The best of EcoWatch, right in your inbox. Sign up for our email newsletter!
Offshore Oil Exploration Proposal Horrible for Oceans and Marine Life
The Obama administration announced plans on March 28 to move forward in opening our Mid- and South Atlantic coastline for offshore oil and gas exploration, which could allow oil companies to use dangerous high-pressure air guns and other seismic exploration methods up and down the Atlantic coast.
The decision announced by the Department of Interior promises to do irreparable harm to endangered whales and valuable ocean fisheries in the Mid- and South-Atlantic. Using giant arrays of seismic air guns to explore for oil and gas is equivalent to blasting dynamite in a neighborhood every 10-12 seconds for weeks or months on end. It can cause hearing damage and death to marine mammals like endangered North Atlantic right whales that calve off the coasts of Georgia and Florida, and can decrease commercial and recreational fish catches dramatically.
Following is a statement from Natural Resources Defense Council President Frances Beinecke:
“Today’s announcement is great for petroleum companies, but horrible news for our coastlines and a potentially deadly blow to ocean fisheries and wildlife. It’s yet another reason why we need to break our dangerous addiction to oil—not find more ways to feed that addiction.
“In coming months, the Department of Interior will hold public hearings on this issue. Anybody who cares about our oceans, our beaches and our wildlife should speak out against this and for solutions that recognize the environmental costs of seismic exploration.”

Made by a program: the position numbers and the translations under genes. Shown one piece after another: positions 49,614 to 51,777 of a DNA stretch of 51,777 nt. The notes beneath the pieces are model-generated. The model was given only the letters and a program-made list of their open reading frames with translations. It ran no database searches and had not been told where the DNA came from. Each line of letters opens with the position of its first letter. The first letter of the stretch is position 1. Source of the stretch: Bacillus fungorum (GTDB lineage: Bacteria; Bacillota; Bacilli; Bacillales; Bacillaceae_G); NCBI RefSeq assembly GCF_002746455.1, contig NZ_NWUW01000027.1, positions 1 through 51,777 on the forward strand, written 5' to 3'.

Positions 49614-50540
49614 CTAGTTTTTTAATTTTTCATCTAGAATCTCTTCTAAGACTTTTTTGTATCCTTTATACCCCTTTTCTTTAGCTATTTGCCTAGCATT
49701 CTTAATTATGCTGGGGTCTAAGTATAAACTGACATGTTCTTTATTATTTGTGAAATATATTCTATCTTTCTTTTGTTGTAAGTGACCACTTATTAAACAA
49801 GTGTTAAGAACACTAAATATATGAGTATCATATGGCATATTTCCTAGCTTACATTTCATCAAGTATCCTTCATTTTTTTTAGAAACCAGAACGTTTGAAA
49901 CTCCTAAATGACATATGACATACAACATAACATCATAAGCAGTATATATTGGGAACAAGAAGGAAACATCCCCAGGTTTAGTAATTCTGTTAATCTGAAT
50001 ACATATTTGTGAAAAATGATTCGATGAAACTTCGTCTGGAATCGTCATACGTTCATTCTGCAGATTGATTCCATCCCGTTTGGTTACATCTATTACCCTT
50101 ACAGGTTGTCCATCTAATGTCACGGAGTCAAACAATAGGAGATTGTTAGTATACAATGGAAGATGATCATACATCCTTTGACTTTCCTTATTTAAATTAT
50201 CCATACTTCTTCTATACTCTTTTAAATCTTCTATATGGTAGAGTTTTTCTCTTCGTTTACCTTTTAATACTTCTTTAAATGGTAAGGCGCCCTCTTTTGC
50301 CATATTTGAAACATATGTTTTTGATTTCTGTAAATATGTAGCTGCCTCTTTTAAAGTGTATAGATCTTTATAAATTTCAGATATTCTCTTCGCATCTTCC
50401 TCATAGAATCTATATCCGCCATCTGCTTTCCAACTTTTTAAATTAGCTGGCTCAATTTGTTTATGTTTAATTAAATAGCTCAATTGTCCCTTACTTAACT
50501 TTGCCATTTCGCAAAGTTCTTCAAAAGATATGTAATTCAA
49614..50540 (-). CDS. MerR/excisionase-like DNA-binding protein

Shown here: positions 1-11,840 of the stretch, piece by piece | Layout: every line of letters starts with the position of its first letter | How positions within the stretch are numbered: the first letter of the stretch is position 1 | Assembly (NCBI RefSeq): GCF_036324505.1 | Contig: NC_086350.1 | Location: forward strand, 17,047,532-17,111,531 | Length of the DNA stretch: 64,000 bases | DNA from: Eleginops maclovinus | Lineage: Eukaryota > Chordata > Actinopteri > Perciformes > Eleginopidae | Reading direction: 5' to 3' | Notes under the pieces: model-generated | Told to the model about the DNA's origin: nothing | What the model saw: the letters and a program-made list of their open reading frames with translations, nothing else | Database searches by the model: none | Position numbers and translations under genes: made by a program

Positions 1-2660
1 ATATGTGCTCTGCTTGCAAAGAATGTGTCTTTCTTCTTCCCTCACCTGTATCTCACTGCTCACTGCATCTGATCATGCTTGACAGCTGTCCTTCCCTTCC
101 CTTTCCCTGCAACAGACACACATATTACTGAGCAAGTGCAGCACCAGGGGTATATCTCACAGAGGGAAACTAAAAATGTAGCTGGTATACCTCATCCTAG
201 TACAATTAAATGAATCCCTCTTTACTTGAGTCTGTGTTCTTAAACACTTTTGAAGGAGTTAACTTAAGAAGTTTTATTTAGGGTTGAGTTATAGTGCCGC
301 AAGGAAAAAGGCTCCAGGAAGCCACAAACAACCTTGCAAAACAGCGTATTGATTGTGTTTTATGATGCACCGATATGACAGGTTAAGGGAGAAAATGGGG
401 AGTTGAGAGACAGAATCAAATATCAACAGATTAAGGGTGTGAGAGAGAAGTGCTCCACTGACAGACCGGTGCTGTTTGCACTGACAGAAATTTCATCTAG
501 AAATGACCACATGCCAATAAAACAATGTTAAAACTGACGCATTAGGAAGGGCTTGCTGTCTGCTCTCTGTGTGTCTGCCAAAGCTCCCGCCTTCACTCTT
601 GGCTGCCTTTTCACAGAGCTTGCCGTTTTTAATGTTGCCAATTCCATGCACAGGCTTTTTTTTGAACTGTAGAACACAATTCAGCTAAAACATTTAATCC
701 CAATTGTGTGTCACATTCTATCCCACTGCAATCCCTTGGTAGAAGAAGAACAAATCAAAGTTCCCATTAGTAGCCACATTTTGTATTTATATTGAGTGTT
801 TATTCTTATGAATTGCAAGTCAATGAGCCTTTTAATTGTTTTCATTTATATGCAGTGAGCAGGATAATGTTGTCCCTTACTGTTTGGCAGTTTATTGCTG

For more information on the dangers of seismic oil exploration, see NRDC’s fact sheet by clicking here.
Also see senior policy analyst Michael Jasny’s blog by clicking here.
For more information, click here.
EcoWatch Daily Newsletter
By Brian Barth
Late fall, after the last crops have been harvested, is a time to rest and reflect on the successes and challenges of the gardening year. But for those whose need to putter around in the garden doesn't end when cold weather comes, there's surely a few lingering chores. Get them done now and you'll be ahead of the game in spring.
By Bailey Hopp
If you had to choose a diamond for your engagement ring from below or above the ground, which would you pick … and why would you pick it? This is the main question consumers are facing when picking out their diamond engagement ring today. With a dramatic increase in demand for conflict-free lab-grown diamonds, the diamond industry is shifting right before our eyes.
(R) The measles virus pictured under a microscope. PHIL / CDC
The Pacific Island nation of Samoa declared a state of emergency this week, closed all of its schools and limited the number of public gatherings allowed after a measles outbreak has swept across the country of just 200,000 people, according to Reuters.
By Alison Cagle
Rising above the Arizona desert, the Santa Rita Mountains cradle 10,000 years of Indigenous history. The Tohono O'odham Nation, Pascua Yaqui Tribe, and Hopi Tribe, among numerous other tribes, have worshipped, foraged, hunted and laid their ancestors to rest in the mountains for generations.
Native Americans are disproportionately without access to clean water, according to a new report, "Closing the Water Access Gap in the United States: A National Action Plan," to be released this afternoon, which shows that more than two million Americans do not have access to access to running water, indoor plumbing or wastewater services.
By Nanticha Ocharoenchai
In the Czech Republic, horses have become the knights in shining armor. A study published in the Journal for Nature Conservation suggests that returning feral horses to grasslands in Podyjí National Park could help boost the numbers of several threatened butterfly species.